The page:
Johns Manville Employee Fuses Hobby and Career in the Glass Lab at Technical Center in Littleton, Colorado

A self-described “starving artist,” Anthony Graham didn’t hold out much hope when he typed “glassblowing” into the search field on Indeed, an employment website.

But to his surprise, Graham – a glass artist who is also a trained chemist – the “pretty much perfect” role popped up: Senior Glass Lab Technician at Johns Manville Technical Center in Littleton, Colorado.

Joking that the “secret to happiness is low expectations,” Graham said he didn’t expect to hear anything after applying, but instead, he got the job.

“Turning a passion into a career is not something that happens every day,” Graham said.

In October 2022, Graham started work at Johns Manville and began spending his days testing raw glass materials for the company’s insulation and roofing products in the glass lab  – and his nights and weekends as a lamp work glass artist.

“I love it so far,” Graham said of his job. “Everybody is great and so helpful.”

“It’s fascinating to see a lot of the things we’re doing with glass here,” Graham said, noting that some of the discussions and techniques used in the lab at Johns Manville have served to inform his work as an artist.

Graham is the second artist to join Johns Manville in the glass lab; Platform Leader Elam Leed is also a glass blower and creates artwork for internal company awards, annually.

“We’ve talked quite a bit and showed some of our work,” Graham said.

Graham makes icicle ornaments, glass pendants and drinkware, among other pieces of lamp work glass art, a niche form of glass artistry.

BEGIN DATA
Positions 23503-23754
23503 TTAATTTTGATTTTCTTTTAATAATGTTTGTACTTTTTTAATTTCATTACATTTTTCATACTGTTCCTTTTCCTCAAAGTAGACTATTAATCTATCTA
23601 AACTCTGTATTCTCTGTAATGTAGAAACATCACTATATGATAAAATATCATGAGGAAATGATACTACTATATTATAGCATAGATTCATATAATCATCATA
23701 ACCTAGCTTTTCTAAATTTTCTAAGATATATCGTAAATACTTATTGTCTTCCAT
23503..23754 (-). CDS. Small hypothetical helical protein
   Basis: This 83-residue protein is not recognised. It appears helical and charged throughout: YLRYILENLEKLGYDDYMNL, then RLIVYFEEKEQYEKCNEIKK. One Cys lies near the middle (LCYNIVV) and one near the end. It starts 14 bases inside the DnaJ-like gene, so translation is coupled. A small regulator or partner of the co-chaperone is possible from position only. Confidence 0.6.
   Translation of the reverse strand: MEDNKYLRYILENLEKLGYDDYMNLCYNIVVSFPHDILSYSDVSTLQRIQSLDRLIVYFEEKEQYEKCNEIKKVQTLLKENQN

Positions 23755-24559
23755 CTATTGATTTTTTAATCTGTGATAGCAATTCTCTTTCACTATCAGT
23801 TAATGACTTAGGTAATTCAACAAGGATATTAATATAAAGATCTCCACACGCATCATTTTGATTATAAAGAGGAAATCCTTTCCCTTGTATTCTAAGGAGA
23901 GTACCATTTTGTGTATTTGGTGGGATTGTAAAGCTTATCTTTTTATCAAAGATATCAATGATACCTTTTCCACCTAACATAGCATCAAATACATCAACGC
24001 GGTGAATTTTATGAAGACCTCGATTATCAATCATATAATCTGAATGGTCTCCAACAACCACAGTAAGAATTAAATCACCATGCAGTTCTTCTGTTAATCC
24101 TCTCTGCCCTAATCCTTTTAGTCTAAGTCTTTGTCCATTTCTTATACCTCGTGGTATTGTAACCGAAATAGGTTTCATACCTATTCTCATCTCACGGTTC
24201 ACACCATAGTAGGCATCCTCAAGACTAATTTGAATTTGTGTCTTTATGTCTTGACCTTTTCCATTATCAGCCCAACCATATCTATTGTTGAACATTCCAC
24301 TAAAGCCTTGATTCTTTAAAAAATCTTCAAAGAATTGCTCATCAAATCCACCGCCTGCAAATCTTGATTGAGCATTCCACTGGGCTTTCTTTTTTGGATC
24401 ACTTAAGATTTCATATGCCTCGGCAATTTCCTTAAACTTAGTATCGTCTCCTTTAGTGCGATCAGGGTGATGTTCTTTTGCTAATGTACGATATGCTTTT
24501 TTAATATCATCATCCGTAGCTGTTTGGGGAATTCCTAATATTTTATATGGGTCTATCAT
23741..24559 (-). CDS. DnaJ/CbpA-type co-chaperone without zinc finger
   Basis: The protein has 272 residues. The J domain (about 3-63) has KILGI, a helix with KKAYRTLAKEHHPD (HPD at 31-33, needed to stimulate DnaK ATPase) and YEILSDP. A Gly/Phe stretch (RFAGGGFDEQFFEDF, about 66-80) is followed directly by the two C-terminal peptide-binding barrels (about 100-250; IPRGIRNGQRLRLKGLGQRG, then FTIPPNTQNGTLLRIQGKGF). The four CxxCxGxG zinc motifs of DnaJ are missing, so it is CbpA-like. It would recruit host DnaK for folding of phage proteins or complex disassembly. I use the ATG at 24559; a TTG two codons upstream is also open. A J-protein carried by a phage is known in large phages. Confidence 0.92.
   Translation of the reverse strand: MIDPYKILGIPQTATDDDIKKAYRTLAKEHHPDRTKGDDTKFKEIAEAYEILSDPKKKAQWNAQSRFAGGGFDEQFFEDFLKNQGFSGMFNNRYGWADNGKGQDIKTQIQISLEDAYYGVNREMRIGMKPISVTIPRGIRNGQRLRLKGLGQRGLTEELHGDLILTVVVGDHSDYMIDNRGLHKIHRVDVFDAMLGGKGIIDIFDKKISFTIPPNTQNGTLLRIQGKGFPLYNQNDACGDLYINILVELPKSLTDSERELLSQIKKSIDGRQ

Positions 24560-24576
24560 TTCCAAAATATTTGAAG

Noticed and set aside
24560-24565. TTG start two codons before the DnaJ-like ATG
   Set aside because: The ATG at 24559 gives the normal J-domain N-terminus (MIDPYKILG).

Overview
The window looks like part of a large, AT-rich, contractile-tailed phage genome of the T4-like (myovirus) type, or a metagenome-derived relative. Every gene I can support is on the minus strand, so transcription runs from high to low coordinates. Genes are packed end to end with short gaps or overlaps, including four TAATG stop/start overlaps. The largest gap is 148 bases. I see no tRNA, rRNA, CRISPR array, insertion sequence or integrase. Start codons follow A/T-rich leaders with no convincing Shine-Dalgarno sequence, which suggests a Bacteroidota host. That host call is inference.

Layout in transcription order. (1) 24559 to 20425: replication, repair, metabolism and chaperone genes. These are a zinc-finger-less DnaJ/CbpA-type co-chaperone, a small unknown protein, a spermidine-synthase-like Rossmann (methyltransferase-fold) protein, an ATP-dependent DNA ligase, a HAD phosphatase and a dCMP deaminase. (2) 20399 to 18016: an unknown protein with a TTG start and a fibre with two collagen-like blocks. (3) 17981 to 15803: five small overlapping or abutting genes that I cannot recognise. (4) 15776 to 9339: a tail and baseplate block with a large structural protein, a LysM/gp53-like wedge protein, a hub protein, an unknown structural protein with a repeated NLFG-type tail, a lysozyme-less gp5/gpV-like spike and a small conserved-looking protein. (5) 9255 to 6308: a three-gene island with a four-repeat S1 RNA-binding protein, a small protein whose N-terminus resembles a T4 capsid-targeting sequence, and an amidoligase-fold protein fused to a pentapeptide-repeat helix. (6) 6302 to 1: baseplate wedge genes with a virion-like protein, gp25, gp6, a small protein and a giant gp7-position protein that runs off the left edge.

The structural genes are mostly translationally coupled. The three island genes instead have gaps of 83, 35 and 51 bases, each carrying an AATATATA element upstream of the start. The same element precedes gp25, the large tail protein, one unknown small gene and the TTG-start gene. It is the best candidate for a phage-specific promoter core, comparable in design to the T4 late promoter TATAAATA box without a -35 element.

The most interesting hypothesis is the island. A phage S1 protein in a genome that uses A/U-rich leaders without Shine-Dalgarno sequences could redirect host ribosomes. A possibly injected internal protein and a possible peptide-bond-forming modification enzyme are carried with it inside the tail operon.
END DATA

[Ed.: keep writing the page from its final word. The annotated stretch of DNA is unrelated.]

“Only about 10 percent of glass artists do this kind of glass art,” Graham said.

The glasswork Graham creates is small and intricate and is made using a torch and hand tools. More traditional glass blowing is done by working in a “hot shop,” where artists create larger pieces using molten glass on a long rod, shaping and repeatedly heating the glass in a furnace.

“I love making things,” Graham says.

Prior to joining Johns Manville, Graham ran his own business, making and selling glass art. “I did all of the marketing and sales for myself. I was always looking for more avenues and more things people wanted to buy and things I could make.”

He said working as a professional artist was rewarding. “It was a proud moment knowing I went from raw materials and equipment to cash in hand. It was definitely a powerful feeling.”

“I was able to wear all of the hats (artist, salesperson, marketing) but some of the hats fit better than others,” Graham said, noting he “bounced around” at other jobs to supplement his artist’s income.

“At the end of the day, the market is so small,” he said. “I wanted to get back into a laboratory. It’s where I’ve been happiest in my life.”